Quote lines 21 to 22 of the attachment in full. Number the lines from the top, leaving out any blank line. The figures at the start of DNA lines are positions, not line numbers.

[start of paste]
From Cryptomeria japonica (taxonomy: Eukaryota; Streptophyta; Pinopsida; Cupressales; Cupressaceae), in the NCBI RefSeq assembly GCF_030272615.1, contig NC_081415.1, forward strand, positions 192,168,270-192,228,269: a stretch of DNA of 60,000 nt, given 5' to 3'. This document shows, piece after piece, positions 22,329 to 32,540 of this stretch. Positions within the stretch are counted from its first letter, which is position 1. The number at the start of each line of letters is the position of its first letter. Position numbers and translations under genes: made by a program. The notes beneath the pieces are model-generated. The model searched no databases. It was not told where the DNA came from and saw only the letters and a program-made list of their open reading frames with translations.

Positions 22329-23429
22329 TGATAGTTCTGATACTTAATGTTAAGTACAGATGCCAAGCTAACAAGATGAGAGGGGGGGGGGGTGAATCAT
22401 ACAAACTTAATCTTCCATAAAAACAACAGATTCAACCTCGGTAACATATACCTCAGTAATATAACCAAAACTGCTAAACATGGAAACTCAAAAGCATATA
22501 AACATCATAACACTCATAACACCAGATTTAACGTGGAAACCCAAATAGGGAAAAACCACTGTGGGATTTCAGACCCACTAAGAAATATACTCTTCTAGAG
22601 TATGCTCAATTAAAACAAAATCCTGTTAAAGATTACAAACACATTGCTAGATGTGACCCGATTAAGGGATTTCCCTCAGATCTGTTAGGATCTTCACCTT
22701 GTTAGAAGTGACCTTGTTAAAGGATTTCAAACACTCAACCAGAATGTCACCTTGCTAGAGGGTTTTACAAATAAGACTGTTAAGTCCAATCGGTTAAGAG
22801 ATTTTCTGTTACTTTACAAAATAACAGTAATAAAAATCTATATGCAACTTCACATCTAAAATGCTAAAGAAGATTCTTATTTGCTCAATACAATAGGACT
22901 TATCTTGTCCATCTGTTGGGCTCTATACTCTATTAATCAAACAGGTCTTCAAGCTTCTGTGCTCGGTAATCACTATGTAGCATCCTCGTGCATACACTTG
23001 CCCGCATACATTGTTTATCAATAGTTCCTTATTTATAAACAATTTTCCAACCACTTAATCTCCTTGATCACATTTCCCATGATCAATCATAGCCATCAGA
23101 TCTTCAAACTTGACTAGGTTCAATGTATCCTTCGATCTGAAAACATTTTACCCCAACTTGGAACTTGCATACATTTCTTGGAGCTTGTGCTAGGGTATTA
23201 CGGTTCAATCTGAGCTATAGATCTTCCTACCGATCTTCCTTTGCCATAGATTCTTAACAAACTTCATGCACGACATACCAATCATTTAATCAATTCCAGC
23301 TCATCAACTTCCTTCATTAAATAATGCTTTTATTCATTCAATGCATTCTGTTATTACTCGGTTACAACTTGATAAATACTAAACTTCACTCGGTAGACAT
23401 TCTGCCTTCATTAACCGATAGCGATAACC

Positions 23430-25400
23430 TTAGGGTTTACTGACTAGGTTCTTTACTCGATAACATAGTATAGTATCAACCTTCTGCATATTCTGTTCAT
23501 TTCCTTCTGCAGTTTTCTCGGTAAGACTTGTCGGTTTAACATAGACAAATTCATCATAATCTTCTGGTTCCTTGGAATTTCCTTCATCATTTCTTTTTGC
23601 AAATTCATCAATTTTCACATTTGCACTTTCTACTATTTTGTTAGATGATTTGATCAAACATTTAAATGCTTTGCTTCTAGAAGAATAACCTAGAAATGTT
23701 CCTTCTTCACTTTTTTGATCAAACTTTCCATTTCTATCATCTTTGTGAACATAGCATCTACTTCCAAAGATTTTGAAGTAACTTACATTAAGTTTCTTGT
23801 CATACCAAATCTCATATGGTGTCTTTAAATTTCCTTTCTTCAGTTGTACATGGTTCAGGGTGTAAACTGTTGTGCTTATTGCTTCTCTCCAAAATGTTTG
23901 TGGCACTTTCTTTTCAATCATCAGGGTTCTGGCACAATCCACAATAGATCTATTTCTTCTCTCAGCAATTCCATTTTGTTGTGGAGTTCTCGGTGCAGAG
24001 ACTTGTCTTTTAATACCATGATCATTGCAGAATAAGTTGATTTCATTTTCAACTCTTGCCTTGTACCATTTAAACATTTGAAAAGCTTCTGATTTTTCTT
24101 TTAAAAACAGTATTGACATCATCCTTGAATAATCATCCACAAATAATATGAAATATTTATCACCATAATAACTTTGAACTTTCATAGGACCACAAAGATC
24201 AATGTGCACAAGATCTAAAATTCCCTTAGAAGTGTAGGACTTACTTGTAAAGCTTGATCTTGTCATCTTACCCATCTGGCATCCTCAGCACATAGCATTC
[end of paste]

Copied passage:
23901 TGGCACTTTCTTTTCAATCATCAGGGTTCTGGCACAATCCACAATAGATCTATTTCTTCTCTCAGCAATTCCATTTTGTTGTGGAGTTCTCGGTGCAGAG
24001 ACTTGTCTTTTAATACCATGATCATTGCAGAATAAGTTGATTTCATTTTCAACTCTTGCCTTGTACCATTTAAACATTTGAAAAGCTTCTGATTTTTCTT